There is no definition of "charitable" in the Income Tax Act or similar legislation. What is charitable is determined based on the decisions of courts over more than 400 years.
Some things that benefit the public, or are "good," are not charitable. There are many beneficial activities undertaken in communities across the country that are not charitable, and so cannot be offered by registered charities. For example, sport and recreation activities do not generally fall within the definition of charitable.
The courts have identified four types of charitable activity:
- the relief of poverty,
- the advancement of education,
- the advancement of religion, and
- other purposes that benefit the community in a way the courts have said is charitable.
The following table, from CRA, shows what would generally be considered charitable under each category of charity. Note that this is not a complete list. The links from each charitable category are to additional CRA resources, including relevant court cases.
Relief of poverty
The relief of poverty includes providing free or low-cost goods or services, such as food, clothing, furniture, shelter, and so on, to the poor. The poor are those lacking basic amenities available to the general population.
- operating a food bank for the benefit of the poor
- providing non-profit residential accommodation for persons of low income
- providing clothing, and other basic amenities to persons of low income
- providing the necessities of life to victims of disasters or sudden catastrophes
Advancement of education
The advancement of education for this purpose must include formal instruction or training for the mind; preparing a person for a job; or improving a useful branch of human knowledge.
An educational activity should involve a fair presentation of facts. If an organization intends to influence public opinion on a controversial issue, it is not advancing education in the charitable sense. For this reason, an advocacy group would not qualify as a charity.
- establishing and operating schools and similar institutions
- establishing academic chairs and lectureships
- providing scholarships, bursaries, and prizes for scholastic achievement
- undertaking research in a recognized field of knowledge (The research must be carried out for educational purposes and the results must be made available to the public.)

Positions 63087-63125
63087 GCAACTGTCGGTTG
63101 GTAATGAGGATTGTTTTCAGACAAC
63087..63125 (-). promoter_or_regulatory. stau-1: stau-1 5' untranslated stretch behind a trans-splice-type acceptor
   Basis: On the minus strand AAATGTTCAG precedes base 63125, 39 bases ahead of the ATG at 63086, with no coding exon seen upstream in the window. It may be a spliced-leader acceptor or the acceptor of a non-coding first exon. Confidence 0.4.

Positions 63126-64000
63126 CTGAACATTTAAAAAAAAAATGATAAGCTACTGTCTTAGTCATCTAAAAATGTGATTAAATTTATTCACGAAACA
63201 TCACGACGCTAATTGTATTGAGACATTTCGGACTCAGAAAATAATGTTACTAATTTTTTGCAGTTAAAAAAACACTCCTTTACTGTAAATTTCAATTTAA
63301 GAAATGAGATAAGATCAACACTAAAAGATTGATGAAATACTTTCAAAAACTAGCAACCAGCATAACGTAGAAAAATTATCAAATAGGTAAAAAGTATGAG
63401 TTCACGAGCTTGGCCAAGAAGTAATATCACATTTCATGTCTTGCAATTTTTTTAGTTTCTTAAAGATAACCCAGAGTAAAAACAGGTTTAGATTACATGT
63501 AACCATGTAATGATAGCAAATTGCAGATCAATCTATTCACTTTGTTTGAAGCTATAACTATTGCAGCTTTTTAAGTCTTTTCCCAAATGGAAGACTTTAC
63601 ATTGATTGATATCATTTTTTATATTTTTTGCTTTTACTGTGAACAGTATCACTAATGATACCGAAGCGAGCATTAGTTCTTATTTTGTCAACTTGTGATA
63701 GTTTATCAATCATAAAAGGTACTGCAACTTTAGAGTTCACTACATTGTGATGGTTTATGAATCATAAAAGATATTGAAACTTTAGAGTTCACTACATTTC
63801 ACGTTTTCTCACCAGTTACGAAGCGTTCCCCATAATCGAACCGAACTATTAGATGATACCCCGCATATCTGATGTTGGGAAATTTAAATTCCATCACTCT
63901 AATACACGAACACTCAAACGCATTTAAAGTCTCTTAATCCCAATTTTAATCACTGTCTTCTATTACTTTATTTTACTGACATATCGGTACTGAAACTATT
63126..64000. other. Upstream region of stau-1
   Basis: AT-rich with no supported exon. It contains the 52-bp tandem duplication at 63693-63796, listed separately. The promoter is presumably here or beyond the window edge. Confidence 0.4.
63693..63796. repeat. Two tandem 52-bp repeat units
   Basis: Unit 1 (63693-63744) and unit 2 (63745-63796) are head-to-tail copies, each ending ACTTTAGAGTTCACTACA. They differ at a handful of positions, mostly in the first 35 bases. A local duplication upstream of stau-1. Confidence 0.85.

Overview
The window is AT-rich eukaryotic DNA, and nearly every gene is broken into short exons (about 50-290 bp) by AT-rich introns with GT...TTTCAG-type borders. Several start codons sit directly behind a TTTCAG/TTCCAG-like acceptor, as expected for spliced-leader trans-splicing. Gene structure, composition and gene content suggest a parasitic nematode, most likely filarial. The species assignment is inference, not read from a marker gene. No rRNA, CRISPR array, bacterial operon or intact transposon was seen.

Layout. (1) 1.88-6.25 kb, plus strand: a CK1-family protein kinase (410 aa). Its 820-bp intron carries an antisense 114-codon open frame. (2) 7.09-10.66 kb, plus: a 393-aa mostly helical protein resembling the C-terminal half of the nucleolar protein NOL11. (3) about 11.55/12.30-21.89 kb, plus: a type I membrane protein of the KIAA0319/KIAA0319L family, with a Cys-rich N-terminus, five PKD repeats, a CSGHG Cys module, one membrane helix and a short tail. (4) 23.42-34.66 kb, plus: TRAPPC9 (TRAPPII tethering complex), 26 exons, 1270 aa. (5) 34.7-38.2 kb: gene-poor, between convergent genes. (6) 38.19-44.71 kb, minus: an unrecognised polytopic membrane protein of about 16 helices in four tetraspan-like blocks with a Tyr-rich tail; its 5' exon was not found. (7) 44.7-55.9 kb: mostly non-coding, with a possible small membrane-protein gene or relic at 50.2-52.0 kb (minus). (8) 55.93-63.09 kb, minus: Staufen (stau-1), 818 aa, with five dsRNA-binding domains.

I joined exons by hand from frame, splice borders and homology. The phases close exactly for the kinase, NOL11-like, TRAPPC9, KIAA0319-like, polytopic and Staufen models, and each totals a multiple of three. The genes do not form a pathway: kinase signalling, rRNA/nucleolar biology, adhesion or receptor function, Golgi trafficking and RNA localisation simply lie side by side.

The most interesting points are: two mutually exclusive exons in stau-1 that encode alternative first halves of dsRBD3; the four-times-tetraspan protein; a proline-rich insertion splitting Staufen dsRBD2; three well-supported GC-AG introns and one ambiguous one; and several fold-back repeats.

- advancing science and scientific institutions, including maintaining learned societies (professional associations or other societies that primarily provide benefits to members are not considered charitable.)
- providing and maintaining museums and public art galleries
Advancement of religion
The advancement of religion includes promoting spiritual teachings of a religious body and maintaining the doctrines and spiritual observances on which those teachings are based. There has to be an element of theistic worship, which means the worship of a deity or deities in the spiritual sense. To foster a belief in proper morals or ethics alone is not enough to qualify as a charity under this category. The beliefs and practices cannot be what the courts consider subversive or immoral. Other activities that advance religion include: organizing and providing religious instruction, performing pastoral and missionary work, and establishing and maintaining buildings for worship and other religious use.
- establishing and maintaining buildings for religious worship and other religious use
- organizing and providing religious instruction
- carrying out pastoral and missionary work
Other purposes beneficial to the community
This category includes various purposes that do not fall within the other three categories but which the courts have recognized as charitable.
- providing immediate relief to victims of natural disasters
- relieving suffering or disability caused by old age
- preventing and relieving sickness and disability, both physical and mental
- providing rental housing and related facilities for people with special needs
- preserving the environment
- protecting the welfare of children
- providing counselling services for people in distress
- rehabilitating victims of substance abuse and preventing substance abuse
- providing certain public amenities to benefit the community
- establishing safety rescue operations or a volunteer fire department
- establishing humane societies, animal shelters, and similar organizations to prevent cruelty to animals